Add that to the back wages he and the Fundamentalist LDS Church owe for a 2012 child labor violation.
There's also $16 million the FLDS Church and its leader, Warren Jeffs (a brother of Lyle Jeffs), owe now to ex-child bride Elissa Wall. And $30 million owed to his ex-bodyguard, Willie Jessop.
Warren Jeffs has consistently refused to answer many lawsuits filed against him and the FLDS Church, so default judgments have been entered against them. Now comes the hard part -- collecting.
"They owe a lot of money to a everybody," said Sam Brower, a private investigator who works for lawyers who have sued the FLDS Church in the past and tried to collect.
The FLDS Church lives under a "united order," where members give all they have. But Brower said their money is scattered amongst companies owned by individual members or trusts set up in different states. The bulk of the FLDS Church's assets is in land across many states.
The church had a ranch in Texas that was seized by the state following Warren Jeffs' conviction on child sex assault. They have a compound in South Dakota. There's also property scattered across the western United States.
"When you look at it as a church, they don't show any assets," Brower, who wrote the book "Prophet's Prey" about the FLDS Church and likened it to an "organized crime syndicate" in how assets are hidden.
"You have to be very tenacious. You can't give up," he said.
Elissa Wall recently won a $16 million judgment against Warren Jeffs and the FLDS Church over her marriage at age 14. She was the star witness in Utah's criminal prosecution of the polygamist leader, then turned around and sued him. The case stretched a decade in Utah's courts until a judge awarded her millions -- including punitive damages.
In an email to FOX 13, her lawyers said they would pursue the church to collect.
"We are committed to zealously pursuing collection efforts in Utah, Arizona, South Dakota, Colorado and in any state or country where the FLDS Church is the actual or de facto owner of property," attorneys Alan Mortensen, Michael Worel and Lance Milne wrote in a joint statement.
"We are committed to doing such on behalf of Elissa Wall in order to compensate Elissa for her injuries, in order to punish the FLDS Church and Warren Jeffs for their long history of abusing children and in the hopes that the FLDS Church will change its behavior as it relates to young children, education and belief."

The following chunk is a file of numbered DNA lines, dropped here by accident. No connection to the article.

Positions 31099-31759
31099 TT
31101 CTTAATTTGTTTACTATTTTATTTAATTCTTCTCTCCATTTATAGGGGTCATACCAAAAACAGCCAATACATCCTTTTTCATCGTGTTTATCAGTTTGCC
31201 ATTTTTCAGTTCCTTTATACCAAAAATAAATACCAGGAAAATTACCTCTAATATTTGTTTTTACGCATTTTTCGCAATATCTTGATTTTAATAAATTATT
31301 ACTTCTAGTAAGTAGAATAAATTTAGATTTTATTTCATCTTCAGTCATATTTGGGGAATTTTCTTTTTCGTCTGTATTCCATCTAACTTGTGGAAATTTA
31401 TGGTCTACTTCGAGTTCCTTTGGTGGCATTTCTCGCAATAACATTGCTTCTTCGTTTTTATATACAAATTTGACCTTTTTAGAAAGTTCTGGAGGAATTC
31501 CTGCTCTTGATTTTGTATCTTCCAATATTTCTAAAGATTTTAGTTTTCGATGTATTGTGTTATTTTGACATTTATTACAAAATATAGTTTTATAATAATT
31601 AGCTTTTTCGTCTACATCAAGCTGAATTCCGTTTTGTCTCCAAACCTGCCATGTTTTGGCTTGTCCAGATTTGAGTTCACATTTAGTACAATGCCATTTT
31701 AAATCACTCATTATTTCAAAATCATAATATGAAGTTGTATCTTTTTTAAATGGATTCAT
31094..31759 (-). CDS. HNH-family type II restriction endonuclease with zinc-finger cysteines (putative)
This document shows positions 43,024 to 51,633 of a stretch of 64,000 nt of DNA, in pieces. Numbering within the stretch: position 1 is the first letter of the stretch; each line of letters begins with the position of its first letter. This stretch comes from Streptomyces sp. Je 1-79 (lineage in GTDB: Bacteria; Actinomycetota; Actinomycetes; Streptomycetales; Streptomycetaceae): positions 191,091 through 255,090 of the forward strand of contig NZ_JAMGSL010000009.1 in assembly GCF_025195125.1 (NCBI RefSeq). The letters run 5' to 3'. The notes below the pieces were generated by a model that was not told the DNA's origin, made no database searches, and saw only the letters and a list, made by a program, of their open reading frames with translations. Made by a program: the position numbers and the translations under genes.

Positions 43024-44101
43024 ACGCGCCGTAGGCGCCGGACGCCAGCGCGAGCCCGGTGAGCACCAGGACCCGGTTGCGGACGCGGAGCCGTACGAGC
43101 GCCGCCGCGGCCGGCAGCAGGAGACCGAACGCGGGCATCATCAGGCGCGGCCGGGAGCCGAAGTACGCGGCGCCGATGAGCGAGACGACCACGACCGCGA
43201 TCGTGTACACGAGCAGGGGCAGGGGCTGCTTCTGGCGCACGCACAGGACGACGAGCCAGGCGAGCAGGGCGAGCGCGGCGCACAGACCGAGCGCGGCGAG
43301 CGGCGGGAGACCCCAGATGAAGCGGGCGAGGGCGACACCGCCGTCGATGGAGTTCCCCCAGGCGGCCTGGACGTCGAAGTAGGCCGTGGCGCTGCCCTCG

Wall's attorneys told FOX 13 they would be working with Utah Attorney General Sean Reyes' office to collect. A provision of Utah law allows the state to get half of any punitive damage over $50,000. The state could collect millions.
But some ex-FLDS members have worried that those who may ultimately pay for the sins of church leaders are poor members.
Lyle Jeffs, who struck a plea deal to food stamp fraud and fugitive from justice-related charges, will be required to pay $1 million restitution under the terms of his bargain. Jeffs and 11 others were convicted in a massive food stamp fraud scheme, where rank-and-file members were ordered to hand over Supplemental Nutrition Assistance Program (SNAP) benefits to church leaders to do with as they wished.
The feds allege the scheme exceeded $12 million.
"On the one hand, it seems like a small amount in comparison to the harm done and the amount that was fraudulently used," said ex-FLDS member Brenda Nicholson. "But, on the other hand, I'm concerned that the people who already had their food taken from them, through the exploitation of their faith, will now somehow end up being required to sacrifice again and donate to help cover this."
In its own fight, the U.S. Department of Labor has asked for back wages and an order that an FLDS Church-linked company cannot use child labor for any of its projects in the future. It stems from child labor violations found when hundreds of children were put to work on a southern Utah farm in 2012.
"If you've got attorneys that don't care what they're doing to people's lives, this is an easy target," said Willie Jessop. "But if you look past who's paying that money and how they're paying, it's a tragic mess."
Jessop, who served as a one time spokesman for the FLDS Church, sued and alleged he was blackmailed and pressured to lie for Warren Jeffs, then retaliated against. He won a $30 million judgment after Jeffs and his brother, Lyle, and other FLDS leaders did not respond to the lawsuit.
Jessop told FOX 13 he has tried to be selective about how he collects on his judgment. So far, he said, he has seized some construction equipment and obtained property (including a home belonging to Warren Jeffs he's turned into a bed & breakfast).
But Jessop said he has been reluctant to be too aggressive, believing FLDS faithful in the border towns of Hildale, Utah, and Colorado City, Ariz., ultimately pay.
"All of the people's assets were given to church leaders. Then I go sue them," he said.
"Basically, I become the de facto benefactor of Warren Jeffs, which is something I'm not interested in."
There are numerous other litigation actions still pending against Warren Jeffs, Lyle Jeffs and the FLDS Church and related companies. Because of edicts handed down from Jeffs, who still runs the church from prison, the polygamous church has reportedly been losing a number of members.
"It was morally bankrupt," said Jessop. "It's financially bankrupt. How do you have life after Jeffs without revictimizing the people?"